season a hit despite closures
Chinook salmon cleaned and weighed await
packing in ice on top of a tote at Hallmark
Fisheries in Port Orford at the end of
November. The Elk River fishery, one of the
last state fisheries, closed this month. The
federal fishing seasons have been closed since
the end of October. Though the Elk River
fishery has been slow and the federal season
was disrupted during the summer, Oregon
fishermen had one of the best seasons on
record in terms of overall value thanks to
Oregon commercial salmon
trollers delivered a bounty of Chinook in 2005 for
a total value of $8.4 million in 2005 - almost a
record, despite some significant season closures
on the South Coast.
Oregon trollers caught about 229,000 Chinook
during the ocean season, according to Oregon
Department of Fish and Wildlife biologist Craig
Foster. Though the numbers are preliminary, they
compare with 241,000 fish caught during the same
period in 2004.
“Effort was down, too,” Foster said, referring to
the summer closure this year that prevented many
fishermen from leaving the dock. Federal managers
eliminated fishing in June, July and August
between Florence and Humbug mountain to ensure
some returns of older Klamath River fish.
Last year, the department tallied about 12,200
fishing trips; this year there was little more
than 10,000 commercial salmon trips, Foster said.
“The fishing was probably as good as it was last
year for the days they were fishing,” he said.
More than 560 trollers participated in the 2005
ocean troll season, down by about 30 from the
“The 2005 Oregon salmon troll
Chinook-only season was the second- best revenue
generator since coho were removed from our fishery
back in '93,” said Don Stevens, chairman of the
Salmon Advisory Subpanel that reports to the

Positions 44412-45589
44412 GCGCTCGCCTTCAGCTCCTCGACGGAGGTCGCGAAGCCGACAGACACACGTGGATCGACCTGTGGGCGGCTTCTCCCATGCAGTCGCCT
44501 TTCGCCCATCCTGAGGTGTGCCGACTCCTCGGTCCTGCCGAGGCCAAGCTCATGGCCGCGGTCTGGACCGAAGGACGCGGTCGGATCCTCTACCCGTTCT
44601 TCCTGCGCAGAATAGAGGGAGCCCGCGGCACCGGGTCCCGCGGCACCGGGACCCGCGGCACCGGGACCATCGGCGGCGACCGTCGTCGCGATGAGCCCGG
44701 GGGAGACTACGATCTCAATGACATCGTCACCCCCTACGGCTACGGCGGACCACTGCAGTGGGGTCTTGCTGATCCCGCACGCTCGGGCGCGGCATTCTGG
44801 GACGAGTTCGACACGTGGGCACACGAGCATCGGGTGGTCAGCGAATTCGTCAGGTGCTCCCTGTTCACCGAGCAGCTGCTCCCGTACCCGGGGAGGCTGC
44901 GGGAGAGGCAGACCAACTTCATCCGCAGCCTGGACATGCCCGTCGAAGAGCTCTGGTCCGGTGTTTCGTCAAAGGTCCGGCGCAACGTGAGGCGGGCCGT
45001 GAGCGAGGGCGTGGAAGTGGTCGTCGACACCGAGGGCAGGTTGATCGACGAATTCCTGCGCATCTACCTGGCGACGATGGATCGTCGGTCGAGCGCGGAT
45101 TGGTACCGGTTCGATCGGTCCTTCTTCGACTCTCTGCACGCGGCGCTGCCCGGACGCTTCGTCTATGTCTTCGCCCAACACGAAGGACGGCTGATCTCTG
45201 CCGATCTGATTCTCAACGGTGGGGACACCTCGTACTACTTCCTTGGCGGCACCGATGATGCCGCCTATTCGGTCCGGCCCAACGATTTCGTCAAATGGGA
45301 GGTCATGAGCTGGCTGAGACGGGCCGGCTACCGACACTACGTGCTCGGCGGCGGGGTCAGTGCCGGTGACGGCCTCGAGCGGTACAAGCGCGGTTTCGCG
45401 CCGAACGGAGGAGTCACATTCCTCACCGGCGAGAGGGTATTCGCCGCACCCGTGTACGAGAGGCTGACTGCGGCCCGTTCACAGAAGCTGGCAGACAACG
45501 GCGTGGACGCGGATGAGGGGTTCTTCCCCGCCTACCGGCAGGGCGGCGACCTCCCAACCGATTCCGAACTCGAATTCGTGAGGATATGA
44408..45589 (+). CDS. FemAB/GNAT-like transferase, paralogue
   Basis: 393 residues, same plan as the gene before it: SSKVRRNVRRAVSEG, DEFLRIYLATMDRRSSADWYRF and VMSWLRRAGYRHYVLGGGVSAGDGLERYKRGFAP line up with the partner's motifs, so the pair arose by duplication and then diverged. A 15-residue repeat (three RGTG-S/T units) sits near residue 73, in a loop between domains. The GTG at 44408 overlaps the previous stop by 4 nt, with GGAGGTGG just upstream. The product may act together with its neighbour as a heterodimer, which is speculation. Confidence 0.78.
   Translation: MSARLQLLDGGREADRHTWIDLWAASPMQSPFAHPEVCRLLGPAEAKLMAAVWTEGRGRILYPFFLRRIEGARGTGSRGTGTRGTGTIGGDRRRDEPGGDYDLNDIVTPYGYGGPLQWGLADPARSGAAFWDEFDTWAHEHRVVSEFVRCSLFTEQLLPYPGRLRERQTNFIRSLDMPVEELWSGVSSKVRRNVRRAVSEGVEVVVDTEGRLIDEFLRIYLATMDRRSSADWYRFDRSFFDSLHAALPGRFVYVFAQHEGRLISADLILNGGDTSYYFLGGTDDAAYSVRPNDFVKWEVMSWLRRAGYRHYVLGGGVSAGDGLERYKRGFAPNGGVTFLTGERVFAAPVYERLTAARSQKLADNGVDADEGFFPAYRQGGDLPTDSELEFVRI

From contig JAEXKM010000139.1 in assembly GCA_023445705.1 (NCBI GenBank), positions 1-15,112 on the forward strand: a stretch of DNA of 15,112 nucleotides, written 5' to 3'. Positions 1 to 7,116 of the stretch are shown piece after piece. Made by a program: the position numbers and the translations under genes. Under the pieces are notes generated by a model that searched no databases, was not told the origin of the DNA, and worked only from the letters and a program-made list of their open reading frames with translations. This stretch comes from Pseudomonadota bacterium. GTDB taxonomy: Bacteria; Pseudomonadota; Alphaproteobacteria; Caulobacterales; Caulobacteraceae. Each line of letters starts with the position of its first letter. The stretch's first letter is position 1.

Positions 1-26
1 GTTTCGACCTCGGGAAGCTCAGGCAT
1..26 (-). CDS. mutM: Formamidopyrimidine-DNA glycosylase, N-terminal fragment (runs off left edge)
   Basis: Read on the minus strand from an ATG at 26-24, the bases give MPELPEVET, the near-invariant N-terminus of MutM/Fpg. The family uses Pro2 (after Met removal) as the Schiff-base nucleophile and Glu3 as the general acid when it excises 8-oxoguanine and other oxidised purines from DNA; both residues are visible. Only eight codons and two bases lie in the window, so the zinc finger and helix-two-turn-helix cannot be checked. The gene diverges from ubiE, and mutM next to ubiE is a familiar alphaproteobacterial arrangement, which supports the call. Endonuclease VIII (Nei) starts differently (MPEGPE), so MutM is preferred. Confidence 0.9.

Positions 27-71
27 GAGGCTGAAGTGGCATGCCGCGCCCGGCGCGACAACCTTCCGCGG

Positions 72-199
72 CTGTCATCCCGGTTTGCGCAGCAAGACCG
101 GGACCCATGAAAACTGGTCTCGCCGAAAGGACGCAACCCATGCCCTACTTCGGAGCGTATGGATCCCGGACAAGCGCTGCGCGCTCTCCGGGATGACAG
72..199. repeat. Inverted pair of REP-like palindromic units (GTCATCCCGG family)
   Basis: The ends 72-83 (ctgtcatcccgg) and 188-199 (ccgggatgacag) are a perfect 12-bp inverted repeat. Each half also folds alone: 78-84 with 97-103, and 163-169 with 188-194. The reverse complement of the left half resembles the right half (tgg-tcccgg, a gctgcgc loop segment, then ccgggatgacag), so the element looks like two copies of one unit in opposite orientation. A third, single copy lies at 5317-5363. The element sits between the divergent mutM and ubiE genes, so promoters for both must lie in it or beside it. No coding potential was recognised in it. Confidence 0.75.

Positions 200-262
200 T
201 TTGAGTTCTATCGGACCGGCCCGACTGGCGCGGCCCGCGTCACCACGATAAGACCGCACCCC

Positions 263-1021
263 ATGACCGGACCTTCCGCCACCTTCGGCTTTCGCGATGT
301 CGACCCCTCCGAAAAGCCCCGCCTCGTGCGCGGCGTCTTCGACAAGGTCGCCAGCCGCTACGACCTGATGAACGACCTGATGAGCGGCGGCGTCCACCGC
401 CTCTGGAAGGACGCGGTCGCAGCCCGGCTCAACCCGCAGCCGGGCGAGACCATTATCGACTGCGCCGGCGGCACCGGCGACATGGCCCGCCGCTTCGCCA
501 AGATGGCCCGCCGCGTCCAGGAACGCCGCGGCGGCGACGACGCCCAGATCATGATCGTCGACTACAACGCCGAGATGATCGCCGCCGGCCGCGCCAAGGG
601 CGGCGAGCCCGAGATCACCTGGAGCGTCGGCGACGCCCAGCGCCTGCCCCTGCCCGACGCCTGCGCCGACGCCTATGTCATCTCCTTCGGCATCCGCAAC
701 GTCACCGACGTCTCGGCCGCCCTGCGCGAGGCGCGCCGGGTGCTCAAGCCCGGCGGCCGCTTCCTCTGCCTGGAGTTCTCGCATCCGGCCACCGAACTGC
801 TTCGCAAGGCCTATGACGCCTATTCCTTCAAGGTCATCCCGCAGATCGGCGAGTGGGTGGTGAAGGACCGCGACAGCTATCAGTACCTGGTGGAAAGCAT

federal Pacific Fishery Management Council.
Most of the salmon was brought in after the season
re-opened in September; the fish didn't really
show up during the early season that opened in
March and lasted through May, fishermen said.
But despite the missing middle months, fishermen
made good money. The average price per pound for
all sizes of Chinook during the whole season,
except two weeks in which only the small fish
garnered less, was above $2. At the season's end,
in October, average prices for all sizes of fish
were higher than $4 a pound and - for a couple
weeks - higher than $5 a pound.
Charleston fishermen weren't left out. For all
sizes of fish, the average price for the whole
year was $3.03 a pound. Local trollers landed
nearly one million pounds of Chinook - 992,405
pounds, according to preliminary numbers - for the
whole year. That's more than $3 million worth of
king salmon being delivered in 2005.
“The big slam came in
September,” Stevens said in an e-mail. “Of course,
all the fish were schooled up and trollers had
been parked for a couple of months.”
The Chinook season will again open in 2006 on
March 15, but fishery managers are in the process
of establishing seasons and management measures
for the rest of the season after April. One of the
biggest factors that will affect commercial
fishing is the number of Chinook returning to the
“I wish I could say it was going to be a lot
better,” Foster said, “but it's too early to tell.
We're still looking at Klamath River returns. They
will be available in another month or so.”
The Oregon Salmon Commission likely will meet in
early March, Foster said, to get input from
fishermen about what kind of seasons they would
consider for the remainder of 2006. The federal
fishery council will meet March 5 to 10 in
Seattle; one of the issues members will discuss is
the salmon season.
On the Net:
Oregon Salmon Commission:
Pacific Fishery Management Council: